Russ could assess the kind of man he was speaking to. There would be no reasoning with Cutter or his family. The only question was what did they have in store for Russ and the group?
            “Where are we?” Russ asked. “I know we’re in the desert somewhere.”
            “Correct,” Cutter said. “Right on the outskirts of Roswell. You’re at our compound. Our fortress. Our humble abode.”
            “What makes a vulture a vulture?”
            “I don’t know, but I have a feeling you’re going to tell me.”
            “A vulture preys on the weak. It’ll eat something that’s dead if it has to. Whatever it takes to survive. That’s that a vulture does. And that’s what we do. But even vultures need a form of entertainment.”
            “Is that what we are to you people? Entertainment?”
            “To an extent, yes. Have you ever seen wrestling on television?”
            “Who hasn’t seen it at least once or twice?”
            “Well, we got a little setup outside,” Cutter said. “It’s our version of the steel cage match. Except we do things with a twist.”
            “What’s the twist?”
            “Oh, you’ll see…Neptune, Pinky, Fuckface, gather our new friends and bring them to the cage.”
            “Fuckface?” Russ said. “Where’s Shithead?”
            “Very funny,” Cutter said. “Fuckface would laugh if he could. But he can’t. I cut out his tongue.”
. . .
            The cage was a crudely constructed mess of chain link fencing that formed an octagon. It looked more like UFC to Russ then professional wrestling, but he guessed you had to use your imagination.
            Elaine Hershey was the first to be thrown into the cage. Then Murphy. Levy was dragged in kicking and screaming. He even tried to barter with them, offering his watch, his broken cell phone, even his wedding ring.
            But Cutter and his band of misfits had no use for such trades. What they wanted was amusement.
            Russ was the last to be tossed in before the mesh door was slammed and padlocked shut.
            Kristen and Katie were nowhere in sight. Neither was Barbara Banks. On the other side of the cage, six zombies that were desperately trying to claw their way towards them. The collars around their neck and the chains fastened to the cage kept them at bay for the moment.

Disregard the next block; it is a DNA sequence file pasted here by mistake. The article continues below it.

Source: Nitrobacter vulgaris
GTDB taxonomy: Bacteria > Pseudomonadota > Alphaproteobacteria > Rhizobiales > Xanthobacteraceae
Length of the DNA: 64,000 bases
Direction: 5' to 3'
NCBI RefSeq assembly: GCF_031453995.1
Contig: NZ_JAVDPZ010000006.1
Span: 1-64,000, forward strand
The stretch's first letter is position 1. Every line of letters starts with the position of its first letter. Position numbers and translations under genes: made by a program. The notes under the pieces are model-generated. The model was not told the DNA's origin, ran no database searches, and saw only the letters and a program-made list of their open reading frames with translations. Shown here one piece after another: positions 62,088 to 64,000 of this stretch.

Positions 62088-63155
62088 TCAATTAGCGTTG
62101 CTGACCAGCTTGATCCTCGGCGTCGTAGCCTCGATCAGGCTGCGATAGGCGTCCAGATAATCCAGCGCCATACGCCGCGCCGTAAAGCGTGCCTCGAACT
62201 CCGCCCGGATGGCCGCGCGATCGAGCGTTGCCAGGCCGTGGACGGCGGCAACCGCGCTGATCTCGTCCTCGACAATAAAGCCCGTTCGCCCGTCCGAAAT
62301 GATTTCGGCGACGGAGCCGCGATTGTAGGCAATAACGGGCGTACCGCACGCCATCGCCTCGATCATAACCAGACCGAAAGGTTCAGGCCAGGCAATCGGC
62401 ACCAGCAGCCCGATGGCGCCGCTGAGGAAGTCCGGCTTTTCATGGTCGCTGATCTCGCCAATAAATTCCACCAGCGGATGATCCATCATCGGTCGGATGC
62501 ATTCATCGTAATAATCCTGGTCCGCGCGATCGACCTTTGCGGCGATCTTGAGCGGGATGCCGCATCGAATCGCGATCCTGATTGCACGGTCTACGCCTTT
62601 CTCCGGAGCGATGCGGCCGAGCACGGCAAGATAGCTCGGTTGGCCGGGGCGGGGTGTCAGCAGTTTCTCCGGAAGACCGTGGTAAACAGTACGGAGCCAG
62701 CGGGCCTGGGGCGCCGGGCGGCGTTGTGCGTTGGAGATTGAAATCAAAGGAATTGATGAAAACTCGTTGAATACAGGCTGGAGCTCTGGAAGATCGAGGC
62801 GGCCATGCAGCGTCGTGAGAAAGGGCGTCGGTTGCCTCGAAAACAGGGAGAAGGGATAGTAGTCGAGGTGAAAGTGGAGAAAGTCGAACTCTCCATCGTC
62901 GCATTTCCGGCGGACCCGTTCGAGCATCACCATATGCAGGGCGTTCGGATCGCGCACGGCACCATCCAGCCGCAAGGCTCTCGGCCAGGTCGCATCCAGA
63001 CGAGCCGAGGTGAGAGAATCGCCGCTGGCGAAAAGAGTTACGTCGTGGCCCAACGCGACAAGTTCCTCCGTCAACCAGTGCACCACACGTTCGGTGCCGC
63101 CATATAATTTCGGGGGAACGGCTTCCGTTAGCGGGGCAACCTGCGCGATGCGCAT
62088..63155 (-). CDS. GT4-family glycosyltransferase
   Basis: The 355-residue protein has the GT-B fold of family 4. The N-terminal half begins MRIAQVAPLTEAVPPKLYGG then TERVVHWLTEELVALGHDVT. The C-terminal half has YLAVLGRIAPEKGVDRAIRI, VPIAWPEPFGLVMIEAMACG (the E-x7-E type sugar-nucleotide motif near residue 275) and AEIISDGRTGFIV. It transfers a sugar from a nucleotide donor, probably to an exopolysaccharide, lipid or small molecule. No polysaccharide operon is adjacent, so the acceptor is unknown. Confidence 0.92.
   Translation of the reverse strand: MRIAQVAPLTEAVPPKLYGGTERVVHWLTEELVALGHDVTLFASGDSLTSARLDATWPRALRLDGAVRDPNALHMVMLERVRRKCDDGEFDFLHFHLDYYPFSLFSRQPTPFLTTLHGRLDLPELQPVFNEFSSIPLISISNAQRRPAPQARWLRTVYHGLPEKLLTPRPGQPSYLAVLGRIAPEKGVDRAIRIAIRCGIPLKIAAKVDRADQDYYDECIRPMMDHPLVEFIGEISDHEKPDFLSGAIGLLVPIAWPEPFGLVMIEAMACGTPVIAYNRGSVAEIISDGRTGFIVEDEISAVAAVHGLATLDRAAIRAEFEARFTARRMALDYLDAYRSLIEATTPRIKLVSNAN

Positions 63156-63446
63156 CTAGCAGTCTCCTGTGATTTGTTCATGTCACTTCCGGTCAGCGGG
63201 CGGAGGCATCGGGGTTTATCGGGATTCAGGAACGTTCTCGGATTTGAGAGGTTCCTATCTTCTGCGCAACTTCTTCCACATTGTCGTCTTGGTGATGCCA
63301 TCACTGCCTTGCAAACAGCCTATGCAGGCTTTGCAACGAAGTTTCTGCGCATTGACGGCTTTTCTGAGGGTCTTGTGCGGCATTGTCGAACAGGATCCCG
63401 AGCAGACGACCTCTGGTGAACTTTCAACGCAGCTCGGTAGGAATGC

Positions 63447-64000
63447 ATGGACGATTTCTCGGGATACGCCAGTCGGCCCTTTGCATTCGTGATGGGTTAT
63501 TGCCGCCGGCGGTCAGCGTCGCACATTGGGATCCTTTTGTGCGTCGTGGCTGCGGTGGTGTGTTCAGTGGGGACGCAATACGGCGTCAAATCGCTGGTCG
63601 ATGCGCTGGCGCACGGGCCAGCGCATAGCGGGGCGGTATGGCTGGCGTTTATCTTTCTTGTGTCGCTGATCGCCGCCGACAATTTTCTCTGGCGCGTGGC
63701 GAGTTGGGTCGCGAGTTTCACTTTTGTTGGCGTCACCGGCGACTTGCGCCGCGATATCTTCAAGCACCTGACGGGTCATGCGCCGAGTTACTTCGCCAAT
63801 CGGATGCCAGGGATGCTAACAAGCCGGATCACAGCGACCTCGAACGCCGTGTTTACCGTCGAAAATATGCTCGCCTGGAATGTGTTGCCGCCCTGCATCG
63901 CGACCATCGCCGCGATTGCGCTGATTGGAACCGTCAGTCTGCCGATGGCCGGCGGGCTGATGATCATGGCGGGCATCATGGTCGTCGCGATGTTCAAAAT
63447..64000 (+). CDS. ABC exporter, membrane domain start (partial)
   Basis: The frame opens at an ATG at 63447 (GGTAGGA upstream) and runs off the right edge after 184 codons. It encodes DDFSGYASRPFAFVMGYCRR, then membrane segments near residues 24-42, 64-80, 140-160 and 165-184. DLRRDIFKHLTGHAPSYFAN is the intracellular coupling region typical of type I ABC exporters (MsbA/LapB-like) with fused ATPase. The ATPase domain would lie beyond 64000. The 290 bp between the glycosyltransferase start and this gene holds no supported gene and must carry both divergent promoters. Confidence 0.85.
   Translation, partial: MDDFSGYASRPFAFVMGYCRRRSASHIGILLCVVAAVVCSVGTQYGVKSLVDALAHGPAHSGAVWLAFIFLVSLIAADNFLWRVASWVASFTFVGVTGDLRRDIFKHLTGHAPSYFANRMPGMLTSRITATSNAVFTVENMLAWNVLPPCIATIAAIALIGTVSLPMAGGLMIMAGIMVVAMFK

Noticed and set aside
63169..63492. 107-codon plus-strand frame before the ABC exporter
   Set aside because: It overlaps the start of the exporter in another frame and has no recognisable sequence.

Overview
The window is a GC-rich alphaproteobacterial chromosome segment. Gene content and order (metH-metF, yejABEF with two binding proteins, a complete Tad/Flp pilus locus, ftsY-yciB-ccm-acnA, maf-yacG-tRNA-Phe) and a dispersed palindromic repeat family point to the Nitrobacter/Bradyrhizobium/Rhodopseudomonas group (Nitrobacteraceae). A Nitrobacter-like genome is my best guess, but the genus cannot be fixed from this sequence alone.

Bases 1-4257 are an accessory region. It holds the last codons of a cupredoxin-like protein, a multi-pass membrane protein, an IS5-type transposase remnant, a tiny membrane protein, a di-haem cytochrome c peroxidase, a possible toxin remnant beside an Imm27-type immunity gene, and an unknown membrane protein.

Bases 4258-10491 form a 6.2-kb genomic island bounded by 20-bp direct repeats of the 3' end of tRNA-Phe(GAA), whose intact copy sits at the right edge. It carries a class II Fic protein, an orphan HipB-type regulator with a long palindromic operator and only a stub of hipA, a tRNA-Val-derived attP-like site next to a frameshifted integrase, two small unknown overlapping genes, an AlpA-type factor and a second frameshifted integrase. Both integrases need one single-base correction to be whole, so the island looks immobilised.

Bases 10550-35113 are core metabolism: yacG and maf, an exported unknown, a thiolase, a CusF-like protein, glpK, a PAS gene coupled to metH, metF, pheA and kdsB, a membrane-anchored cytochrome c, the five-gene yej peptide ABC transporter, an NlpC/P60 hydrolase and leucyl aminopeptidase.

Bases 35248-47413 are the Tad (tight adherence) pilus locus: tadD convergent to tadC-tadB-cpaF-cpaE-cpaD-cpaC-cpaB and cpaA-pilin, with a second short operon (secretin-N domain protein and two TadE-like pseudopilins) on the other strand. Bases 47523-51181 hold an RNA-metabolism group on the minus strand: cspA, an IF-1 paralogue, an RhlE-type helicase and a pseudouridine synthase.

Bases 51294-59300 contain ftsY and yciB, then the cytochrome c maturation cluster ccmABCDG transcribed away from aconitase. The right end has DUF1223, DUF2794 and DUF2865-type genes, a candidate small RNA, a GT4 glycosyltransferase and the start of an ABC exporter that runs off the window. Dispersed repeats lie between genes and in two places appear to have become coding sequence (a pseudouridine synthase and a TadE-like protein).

In the center of this octagon, weapons. No guns. There was an axe, a baseball bat with rusty nails pounded through the wood, a sledgehammer, a shovel, a 2x4.
            “Here’s the game,” Cutter said. “It’s you versus the zombies. If you manage to reach those weapons before they reach you, you may have a fighting chance. Boys, unleash the zombies!”
            Fuckface and Pinky unlocked the chains and set the shambling zombies free.
            Cutter had given his “family” all nicknames. Pinky was just about as skinny as somebody’s pinky. He was even skinnier when Cutter first found him and showed him the way.
            Neptune was called that because Cutter was under the impression that the weirdo was from outer space. Roadblock’s nickname was adopted because of his girth. And Fuckface, well, he was Cutter’s pet.
            Ever since he had snipped out his tongue, Fuckface had fallen in line. He knew his place now. And he could never talk back again. Cutter saw to that.
            The others knew what he was capable of now. They knew not to cross him. But Russ Kordell didn’t give a damn what this man was capable of. Because he didn’t have the first clue what Russ was capable of either.
            They made a dash for the weapons. Russ lifted the bat and started swinging like a madman. Murphy was the second one to step in with the sledgehammer.
            Levy grabbed the shovel, but it was more to protect himself than to participate.
            Elaine froze for a second, but when she saw those things–their eyes glazed over, their skin flayed, flesh rotting down to the blackened bones–ambling towards her, she knew something had to be done. So she grabbed the axe.
            The head of the axe soared through the air and decapitated one of the drooling maniacs that used to be human. But Elaine couldn’t think about that, couldn’t speculate about this person’s past life. They weren’t a person anymore. They were a threat that had to be eliminated.
            Murphy swung the hammer and heard the zombies ribcage crush as soon as it made impact. But he wasn’t done there. He didn’t stop swinging until he turned its skull into splinters.
            Russ was one and zero against this battalion of the undead. But when he swung the bat and caught another one in the head, it didn’t go through all the way. Not enough to kill it.